2. Playing with the Deadly Powder

Chapter 6: Brazil and Namibia
Part 1: Cesium Contamination in Goiânia

On the wall of a room in the Leide Foundation headquarters hangs the smiling photo of the little girl called Leide Ferreira for whom the foundation is named, and who, at six years old, became a victim of the blue powder.

Leide's father Ivo was the elder brother of the scrap dealer, Devair Ferreira, and one day he brought a small amount of the powder home from work and showed it to the family.

"The powder glowed in the dark when you turned out the light," Leide's mother said. "Leide put it on her face and hair and looked in the mirror. If only we'd known that it was dangerous..." Her voice trailed off. At eight o'clock that evening, the family of five sat down to dinner. Leide began to eat bread and boiled eggs with the same hands she had used to play with the cesium powder. After consuming only half her egg she collapsed and started to vomit. Continuing to vomit all through the night, she lay in bed crying, her small body racked with pain.

By the next morning, however, Leide had recovered enough to eat breakfast and go out to play. Her mother heaved a sigh of relief. That same day, the hands of Wagner Ferreira broke out in blisters and a rumor went round the neighborhood that the "bones were visible underneath." Those who had come into contact with the cesium-137 from the hospital site were beginning to show symptoms of acute radiation sickness.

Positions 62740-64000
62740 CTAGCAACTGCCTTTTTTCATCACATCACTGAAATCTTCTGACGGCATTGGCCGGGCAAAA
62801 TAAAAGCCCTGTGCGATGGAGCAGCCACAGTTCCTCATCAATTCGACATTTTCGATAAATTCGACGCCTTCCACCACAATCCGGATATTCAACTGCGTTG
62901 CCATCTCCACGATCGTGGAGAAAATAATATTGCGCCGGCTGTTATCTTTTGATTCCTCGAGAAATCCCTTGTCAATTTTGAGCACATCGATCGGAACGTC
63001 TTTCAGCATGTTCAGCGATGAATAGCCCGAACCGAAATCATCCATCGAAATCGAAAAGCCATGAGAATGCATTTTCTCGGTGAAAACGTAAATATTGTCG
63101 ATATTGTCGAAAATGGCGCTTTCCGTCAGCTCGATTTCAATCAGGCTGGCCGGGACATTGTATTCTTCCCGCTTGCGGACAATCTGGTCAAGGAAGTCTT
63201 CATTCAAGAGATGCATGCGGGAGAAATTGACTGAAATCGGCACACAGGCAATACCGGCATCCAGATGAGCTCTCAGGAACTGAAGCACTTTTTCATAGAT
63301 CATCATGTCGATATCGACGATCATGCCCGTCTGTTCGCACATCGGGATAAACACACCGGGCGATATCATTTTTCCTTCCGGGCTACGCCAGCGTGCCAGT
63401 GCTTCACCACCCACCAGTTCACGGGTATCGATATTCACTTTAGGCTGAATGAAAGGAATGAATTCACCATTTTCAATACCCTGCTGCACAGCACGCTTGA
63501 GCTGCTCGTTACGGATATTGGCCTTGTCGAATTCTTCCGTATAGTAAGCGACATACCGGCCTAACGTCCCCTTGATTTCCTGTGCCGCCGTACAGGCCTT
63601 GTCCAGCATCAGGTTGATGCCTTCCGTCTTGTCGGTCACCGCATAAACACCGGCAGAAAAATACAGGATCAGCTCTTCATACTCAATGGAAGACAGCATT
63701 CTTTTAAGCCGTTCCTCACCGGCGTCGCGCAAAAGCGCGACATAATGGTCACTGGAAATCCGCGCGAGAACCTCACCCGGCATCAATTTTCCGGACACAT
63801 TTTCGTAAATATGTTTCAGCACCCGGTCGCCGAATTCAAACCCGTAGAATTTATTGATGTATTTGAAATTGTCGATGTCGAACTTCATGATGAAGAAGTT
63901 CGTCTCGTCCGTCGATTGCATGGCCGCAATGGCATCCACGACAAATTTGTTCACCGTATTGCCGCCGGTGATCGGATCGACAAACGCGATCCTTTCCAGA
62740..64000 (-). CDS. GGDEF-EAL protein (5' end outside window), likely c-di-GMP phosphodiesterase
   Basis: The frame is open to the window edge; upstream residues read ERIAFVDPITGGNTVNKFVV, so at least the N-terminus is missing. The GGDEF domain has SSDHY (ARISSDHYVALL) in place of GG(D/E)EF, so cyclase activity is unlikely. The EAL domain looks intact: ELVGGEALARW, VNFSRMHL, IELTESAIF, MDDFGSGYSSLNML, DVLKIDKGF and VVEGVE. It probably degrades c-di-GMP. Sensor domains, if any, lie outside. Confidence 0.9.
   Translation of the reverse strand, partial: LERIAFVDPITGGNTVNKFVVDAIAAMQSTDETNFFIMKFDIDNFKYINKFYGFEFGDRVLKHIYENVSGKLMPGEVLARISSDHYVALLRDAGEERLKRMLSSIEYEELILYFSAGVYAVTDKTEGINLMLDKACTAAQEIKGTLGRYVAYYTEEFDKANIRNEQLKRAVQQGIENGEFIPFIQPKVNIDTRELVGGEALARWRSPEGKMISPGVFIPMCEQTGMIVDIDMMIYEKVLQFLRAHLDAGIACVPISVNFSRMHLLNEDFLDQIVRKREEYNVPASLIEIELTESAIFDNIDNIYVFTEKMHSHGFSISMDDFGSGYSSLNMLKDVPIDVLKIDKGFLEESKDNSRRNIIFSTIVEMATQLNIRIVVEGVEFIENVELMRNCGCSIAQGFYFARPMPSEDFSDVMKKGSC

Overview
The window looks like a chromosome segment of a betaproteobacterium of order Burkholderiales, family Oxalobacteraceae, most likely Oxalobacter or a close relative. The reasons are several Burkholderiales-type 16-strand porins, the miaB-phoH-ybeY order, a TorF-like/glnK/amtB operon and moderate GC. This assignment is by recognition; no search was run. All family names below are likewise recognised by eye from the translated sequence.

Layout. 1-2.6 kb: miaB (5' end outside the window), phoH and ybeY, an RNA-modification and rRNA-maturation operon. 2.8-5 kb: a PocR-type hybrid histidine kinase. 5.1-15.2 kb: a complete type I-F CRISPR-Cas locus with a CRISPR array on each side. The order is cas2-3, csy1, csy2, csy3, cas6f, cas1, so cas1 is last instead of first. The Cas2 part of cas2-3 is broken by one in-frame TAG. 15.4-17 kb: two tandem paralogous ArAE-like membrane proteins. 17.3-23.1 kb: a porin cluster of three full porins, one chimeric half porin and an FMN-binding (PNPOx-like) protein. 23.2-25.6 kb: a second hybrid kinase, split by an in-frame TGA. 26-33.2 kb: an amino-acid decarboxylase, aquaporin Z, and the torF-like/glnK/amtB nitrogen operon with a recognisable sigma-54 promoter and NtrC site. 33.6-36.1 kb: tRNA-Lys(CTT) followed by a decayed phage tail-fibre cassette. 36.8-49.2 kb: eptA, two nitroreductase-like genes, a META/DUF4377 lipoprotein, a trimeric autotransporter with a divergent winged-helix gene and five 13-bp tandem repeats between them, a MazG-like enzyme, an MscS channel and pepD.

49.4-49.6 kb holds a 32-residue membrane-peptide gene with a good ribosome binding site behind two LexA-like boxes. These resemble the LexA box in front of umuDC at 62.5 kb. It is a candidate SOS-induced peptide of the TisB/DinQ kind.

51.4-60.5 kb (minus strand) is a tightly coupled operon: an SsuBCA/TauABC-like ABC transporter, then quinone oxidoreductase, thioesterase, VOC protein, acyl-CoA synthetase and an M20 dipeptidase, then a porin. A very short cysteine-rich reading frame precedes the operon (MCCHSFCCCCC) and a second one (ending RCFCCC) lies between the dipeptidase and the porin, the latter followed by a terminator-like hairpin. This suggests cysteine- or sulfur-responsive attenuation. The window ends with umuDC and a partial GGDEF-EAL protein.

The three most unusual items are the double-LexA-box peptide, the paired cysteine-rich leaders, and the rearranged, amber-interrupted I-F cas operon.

Many visited their family doctors, but for a while the local doctors were mystified by their condition. Edson Fabiano, a car painter, was one of those whose fingertips swelled up after touching the powder—his doctor told him that he had probably been stung by a bee. It wasn't until two weeks after the cesium was first removed from the hospital site, and four days after Leide Ferreira became sick, that the true nature of the "glittering powder" came to light.

Fabiano observed the skin inflammation, nausea, and hair loss among his neighbors and was suddenly reminded of the pictures of victims of Chernobyl that he had seen on television. He traced their illnesses back to the powder and the scrap dealer, Devair Ferreira. The families who had been struck by the strange sickness took the powder to the state health authorities for appraisal, and as Fabiano had predicted, it turned out to be radioactive.

Even after the truth about the powder was made public, there were very few people who understood the nature of cesium, and this ignorance only served to exacerbate the suffering of those affected.